UN Special Envoy for Future Status Process for Kosovo; President of the Crisis Management Initiative; former President

Sigrid Rausing (United Kingdom)

Founder, Sigrid Rausing Trust

Albert Rohan (Austria)

Giuliano Amato (Italy)

UN Deputy to Special Envoy for the Future Status Process for Kosovo

Minister of Interior; former Prime Minister and vice president of the European Convention

Daniel Sachs (Sweden)

CEO, Proventus

Hannes Androsch (Austria)

Founder of AIC Androsch International Management Consulting

Gerald Knaus (Germany)

Chairman, European Stability Initiative; Open Society Fellow

Pierre Schori (Sweden) Narcs Serra (Spain) Elif Shafak (Turkey)


Director General, FRIDE; former SRSG to Cote dIvoire Chair, CIDOB Foundation; former Vice President

Caio Koch-Weser (Germany)

Vice Chairman, Deutsche Bank Group; former State Secretary

Marek Belka (Poland)

Executive Director of UN Economic Commission for Europe; former Prime Minister

Rem Koolhaas (The Netherlands)

Svetoslav Bojilov (Bulgaria) Emma Bonino (Italy) Robert Cooper (United Kingdom)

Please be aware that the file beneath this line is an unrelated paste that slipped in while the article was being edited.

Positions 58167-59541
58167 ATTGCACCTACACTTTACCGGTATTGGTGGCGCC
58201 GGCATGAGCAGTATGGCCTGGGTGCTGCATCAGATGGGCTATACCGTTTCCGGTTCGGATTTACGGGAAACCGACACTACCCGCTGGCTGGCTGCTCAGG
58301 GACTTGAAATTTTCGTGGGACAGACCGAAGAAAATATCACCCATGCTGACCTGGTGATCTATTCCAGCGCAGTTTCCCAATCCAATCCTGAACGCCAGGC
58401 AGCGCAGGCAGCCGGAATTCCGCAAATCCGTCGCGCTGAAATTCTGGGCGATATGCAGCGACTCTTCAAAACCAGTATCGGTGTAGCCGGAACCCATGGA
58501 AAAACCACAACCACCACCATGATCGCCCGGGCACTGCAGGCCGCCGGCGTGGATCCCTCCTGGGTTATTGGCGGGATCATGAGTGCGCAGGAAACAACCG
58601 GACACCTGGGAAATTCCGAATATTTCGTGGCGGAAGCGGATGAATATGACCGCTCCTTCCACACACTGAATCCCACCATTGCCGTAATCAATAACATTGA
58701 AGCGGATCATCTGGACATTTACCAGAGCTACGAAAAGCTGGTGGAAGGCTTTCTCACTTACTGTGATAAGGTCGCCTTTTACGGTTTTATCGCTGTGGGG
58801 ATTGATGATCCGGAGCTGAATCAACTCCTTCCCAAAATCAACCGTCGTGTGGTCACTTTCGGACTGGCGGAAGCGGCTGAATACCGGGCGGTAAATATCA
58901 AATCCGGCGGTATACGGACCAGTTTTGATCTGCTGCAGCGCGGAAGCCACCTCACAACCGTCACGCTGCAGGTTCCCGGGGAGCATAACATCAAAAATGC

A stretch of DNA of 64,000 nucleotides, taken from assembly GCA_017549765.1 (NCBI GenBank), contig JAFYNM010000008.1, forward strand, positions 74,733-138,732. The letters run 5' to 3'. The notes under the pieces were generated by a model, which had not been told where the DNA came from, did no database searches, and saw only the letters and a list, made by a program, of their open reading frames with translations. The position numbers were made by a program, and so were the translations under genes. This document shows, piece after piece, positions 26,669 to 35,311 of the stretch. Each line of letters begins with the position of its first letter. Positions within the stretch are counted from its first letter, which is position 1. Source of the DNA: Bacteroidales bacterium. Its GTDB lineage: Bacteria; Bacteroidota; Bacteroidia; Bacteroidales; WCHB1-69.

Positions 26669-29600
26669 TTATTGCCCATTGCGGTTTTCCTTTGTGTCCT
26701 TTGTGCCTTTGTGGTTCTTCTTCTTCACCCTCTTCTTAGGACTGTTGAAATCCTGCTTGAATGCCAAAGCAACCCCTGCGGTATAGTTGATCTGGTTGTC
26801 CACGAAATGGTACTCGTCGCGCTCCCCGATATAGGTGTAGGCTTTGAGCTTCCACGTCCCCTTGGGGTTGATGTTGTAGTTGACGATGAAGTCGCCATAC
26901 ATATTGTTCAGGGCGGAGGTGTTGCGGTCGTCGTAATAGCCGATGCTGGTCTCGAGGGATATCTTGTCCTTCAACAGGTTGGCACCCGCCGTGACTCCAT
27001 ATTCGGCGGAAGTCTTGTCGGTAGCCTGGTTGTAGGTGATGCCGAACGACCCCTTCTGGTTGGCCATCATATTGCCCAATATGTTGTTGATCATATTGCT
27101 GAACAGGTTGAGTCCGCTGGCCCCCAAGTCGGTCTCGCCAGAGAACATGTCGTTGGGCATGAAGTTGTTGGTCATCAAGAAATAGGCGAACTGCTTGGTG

Founder, Communitas Foundation President, Venture Equity Bulgaria Ltd. Minister for Europe and International Trade; former EU Commissioner Director General for External and Politico-Military Affairs, General Secretariat of the Council of the EU

Architect and urbanist; Professor at the Graduate School of Design at Harvard University

Aleksander Smolar (Poland)

Chairman of the Board, Stefan Batory Foundation

Ivan Krastev (Bulgaria) Mart Laar (Estonia)

Former Prime Minister

Chair of Board, Centre for Liberal Strategies

George Soros (Hungary/US)

Chairman, Open Society Institute

Dominique Strauss-Kahn (France)

Managing Director, International Monetary Fund; Former Finance Minister

Mark Leonard (United Kingdom)

Marta Dass (Italy) Gijs de Vries (The Netherlands)

Executive Director, European Council on Foreign Relations

Director, Aspen Institute Italia Senior Fellow, Clingendael Institute; former EU Counterterrorism Coordinator

Adam Lury (United Kingdom)